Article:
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Project of the Week #13: Aurorasaurus

So today is Project of the Week #13. Do you think 13 is an unlucky number? Scientists don't usually think so - but if you have ever tried to see the beautiful aurora and been out of luck, you are not alone.

What does this project do?
Aurorasaurus asks people to report when they see the aurora in order to build up a continuous real-time map. This allows better forecasting of the aurora, which can alert scientists and also send messages to Aurorasaurus volunteers when the aurora is likely to be visible in their area. More sightings of the aurora helps us gather data to answer more questions about this surprisingly mysterious phenomenon, including little-known aspects of it such as the straight vertical lines known as "STEVE".

What do I have to do?
You cannot register directly on the site, but you can log in through other social media accounts.
(1) If you've seen the aurora, click the big green "Yes" button on the home page which will bring up a form for you to describe it. If if you've got a picture, please upload it, which will be like uploading an email attachment.
(2) If you haven't seen the aurora, you can "verify tweets". The website is searched for relevant words and you'll be asked to read posts to see if the person tweeting has actually seen the aurora, or if they are merely talking about the aurora in general, or - as is often the case - simply mentioning it or a person, place, shop or team called Aurora!
If you prefer phones to computers, there is also an Aurorasaurus app.

Where can I find out more?
Aurorasarurus: Getting started
Aurorasaurus on Facebook
Aurorasaurus on Twitter: @TweetAurora
Aurorasaurus: Blog
Aurorasaurus: Learn about the aurora
Wikipedia and NASA pages
Aurorasaurus in the news

What’s the Citizen Science Project of the Week?
Citizen Science Project of the Week is a regular Monday feature at Doing It Together Science. What project would you like to see featured? Please let us know on the contact form, Facebook page or email us at Please put "Project of the Week" in the subject line and send us a link to the project, some information about it and why you'd like it featured. If you want us to, we'll credit you and tag you on Facebook!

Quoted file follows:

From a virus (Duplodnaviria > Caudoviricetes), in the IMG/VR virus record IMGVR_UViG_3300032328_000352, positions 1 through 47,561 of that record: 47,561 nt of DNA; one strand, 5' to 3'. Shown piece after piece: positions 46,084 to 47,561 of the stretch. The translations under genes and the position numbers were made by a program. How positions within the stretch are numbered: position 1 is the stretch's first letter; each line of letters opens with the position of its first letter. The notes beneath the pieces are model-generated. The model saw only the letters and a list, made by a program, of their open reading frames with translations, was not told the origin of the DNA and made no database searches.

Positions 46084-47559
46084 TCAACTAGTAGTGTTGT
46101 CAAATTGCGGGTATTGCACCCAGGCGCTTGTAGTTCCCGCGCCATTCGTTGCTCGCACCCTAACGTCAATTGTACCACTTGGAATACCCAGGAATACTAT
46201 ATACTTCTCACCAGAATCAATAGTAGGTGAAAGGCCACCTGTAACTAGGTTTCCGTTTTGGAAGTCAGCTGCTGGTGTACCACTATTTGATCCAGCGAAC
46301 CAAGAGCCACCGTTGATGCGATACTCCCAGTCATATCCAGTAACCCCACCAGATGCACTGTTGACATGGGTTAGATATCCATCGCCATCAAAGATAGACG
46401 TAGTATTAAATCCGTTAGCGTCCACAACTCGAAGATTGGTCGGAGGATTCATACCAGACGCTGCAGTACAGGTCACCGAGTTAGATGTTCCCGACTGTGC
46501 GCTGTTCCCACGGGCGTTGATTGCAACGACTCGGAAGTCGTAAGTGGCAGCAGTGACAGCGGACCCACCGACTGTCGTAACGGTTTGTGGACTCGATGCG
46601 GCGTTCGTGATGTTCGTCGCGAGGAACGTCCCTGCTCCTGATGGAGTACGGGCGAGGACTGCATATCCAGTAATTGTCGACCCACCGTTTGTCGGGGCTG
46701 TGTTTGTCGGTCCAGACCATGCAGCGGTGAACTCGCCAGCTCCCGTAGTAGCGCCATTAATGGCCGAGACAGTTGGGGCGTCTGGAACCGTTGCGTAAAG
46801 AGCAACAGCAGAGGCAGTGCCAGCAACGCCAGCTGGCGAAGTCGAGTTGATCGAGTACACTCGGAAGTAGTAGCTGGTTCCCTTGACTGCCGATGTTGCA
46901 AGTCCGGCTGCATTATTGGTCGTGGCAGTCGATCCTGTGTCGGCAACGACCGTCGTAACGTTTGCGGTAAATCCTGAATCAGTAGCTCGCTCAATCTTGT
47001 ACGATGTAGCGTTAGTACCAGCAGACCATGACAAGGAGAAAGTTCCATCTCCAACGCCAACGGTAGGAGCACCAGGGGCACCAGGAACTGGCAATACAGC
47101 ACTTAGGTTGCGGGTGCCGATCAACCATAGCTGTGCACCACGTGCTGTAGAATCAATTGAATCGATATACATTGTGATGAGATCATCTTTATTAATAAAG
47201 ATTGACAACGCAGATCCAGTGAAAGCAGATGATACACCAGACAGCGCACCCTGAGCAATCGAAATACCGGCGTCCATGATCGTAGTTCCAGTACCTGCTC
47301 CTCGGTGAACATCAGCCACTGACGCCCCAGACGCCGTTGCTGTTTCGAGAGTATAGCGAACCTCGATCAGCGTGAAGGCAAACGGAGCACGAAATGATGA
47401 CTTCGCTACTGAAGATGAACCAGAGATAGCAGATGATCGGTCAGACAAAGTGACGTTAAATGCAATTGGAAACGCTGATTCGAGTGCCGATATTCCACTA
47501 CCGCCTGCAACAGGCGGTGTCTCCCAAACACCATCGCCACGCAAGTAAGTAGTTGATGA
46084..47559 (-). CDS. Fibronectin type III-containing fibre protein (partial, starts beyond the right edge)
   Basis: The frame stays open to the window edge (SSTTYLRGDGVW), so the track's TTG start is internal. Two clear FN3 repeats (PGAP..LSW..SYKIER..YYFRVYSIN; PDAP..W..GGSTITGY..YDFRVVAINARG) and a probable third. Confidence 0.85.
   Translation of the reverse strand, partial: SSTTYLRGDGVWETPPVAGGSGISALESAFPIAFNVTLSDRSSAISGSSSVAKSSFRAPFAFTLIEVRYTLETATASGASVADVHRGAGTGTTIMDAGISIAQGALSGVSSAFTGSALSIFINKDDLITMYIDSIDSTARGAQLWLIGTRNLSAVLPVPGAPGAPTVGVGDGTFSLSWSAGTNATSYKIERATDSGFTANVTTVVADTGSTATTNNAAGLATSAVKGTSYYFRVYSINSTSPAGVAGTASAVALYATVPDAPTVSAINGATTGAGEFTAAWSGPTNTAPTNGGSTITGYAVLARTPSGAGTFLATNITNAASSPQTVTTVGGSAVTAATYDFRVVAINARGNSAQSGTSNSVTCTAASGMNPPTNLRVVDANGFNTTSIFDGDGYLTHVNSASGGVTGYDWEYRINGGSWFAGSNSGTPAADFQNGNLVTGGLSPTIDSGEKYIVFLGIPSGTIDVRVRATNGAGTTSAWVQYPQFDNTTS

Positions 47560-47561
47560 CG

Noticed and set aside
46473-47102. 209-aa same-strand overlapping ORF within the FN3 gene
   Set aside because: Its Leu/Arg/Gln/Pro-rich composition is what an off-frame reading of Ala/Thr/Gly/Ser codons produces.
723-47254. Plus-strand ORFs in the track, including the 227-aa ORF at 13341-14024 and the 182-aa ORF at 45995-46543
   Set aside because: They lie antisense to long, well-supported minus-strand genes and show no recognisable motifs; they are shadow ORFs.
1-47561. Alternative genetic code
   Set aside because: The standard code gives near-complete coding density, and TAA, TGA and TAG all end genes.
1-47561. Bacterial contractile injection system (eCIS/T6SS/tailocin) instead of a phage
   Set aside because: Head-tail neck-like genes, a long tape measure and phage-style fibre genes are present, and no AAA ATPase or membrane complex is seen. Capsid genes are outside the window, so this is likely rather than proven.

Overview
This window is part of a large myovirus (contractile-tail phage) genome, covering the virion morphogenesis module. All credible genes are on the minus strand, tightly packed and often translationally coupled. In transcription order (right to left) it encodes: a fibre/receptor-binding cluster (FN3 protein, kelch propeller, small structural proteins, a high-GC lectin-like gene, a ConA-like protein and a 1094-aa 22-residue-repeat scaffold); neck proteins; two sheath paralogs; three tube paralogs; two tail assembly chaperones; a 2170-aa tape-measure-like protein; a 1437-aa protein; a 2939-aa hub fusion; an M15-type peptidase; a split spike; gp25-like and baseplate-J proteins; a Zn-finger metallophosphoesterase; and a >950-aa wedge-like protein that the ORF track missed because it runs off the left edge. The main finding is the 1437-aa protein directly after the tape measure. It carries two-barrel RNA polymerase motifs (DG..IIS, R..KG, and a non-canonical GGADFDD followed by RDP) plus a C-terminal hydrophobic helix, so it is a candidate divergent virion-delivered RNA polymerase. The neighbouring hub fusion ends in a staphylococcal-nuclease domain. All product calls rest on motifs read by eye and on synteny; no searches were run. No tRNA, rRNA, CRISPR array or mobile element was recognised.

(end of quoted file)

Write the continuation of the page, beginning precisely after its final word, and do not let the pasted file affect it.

More details

Aurorasaurus was thought up by space physicist Liz MacDonald; the early story is here and there is a longer interview with MacDonald here. She describes the arrival of charged particles from the Sun that interact with our upper atmosphere to cause the shimmering lights as "glitter bombs".

The Sun, like all stars, does not just give off light and heat. It also gives off charged particles: the solar wind. This may move quickly or slowly, depending on many factors: the shape of the Sun's ever dancing and rotating magnetic field, the activity on the surface of the Sun, and whether one of the magnetic loops has "snapped" and released a solar flare or coronal mass ejection.

The particles are charged because the Sun is so hot that atoms do not stay the way they do on Earth, with electrons neatly clustered around a nucleus containing the same number of protons and thus becoming neutral. In space, with no protection from radiation and no air pressure to hold things together, atoms break apart much more easily. These charged particles become plasma. Most matter in the Universe is in this plasma state. Stars are made of dense, hot plasma; but it can be very thin - you can think of it like an atmosphere, but governed by magnetic fields. When plasma from one source such as a star meets that from another star or a planet, they will not mix like air does, but will probably interact. In the case of the Earth's aurora, the particles get caught between the different magnetic fields and energy is transferred from the solar wind to our upper atmosphere. The planets Jupiter and Saturn also experience auroras.

Once the solar wind and the magnetic field lines it carries along meets the Earth's magnetic field, many things happen - and we do not yet know the cause of all of these! The most well-known item is STEVE - thin, vertical, moving bright shapes that had been spotted before, but only really asked about and given a name when many eyes began seeing them together. Will you be the one to make the observation that provides the data to show us what's really happening?

You have probably heard of the world-renowned physicist Richard Feynman. There is one area of science he was not allowed to study: the aurora. That was because he and his sister Joan Feynman made an agreement as children - he could study everything except the aurora, which would be her job. And she did become an aurora scientist, despite immense odds such as opposition from her family and community.

If you're now enthused about the aurora, this article discusses where to find it. (In my experience, go into the Arctic Circle during winter and head out of town!) Aurorasarus also keeps a "storm tracker" to predict the best timings. If you're confined to your computer, there are plenty of beautiful pictures here.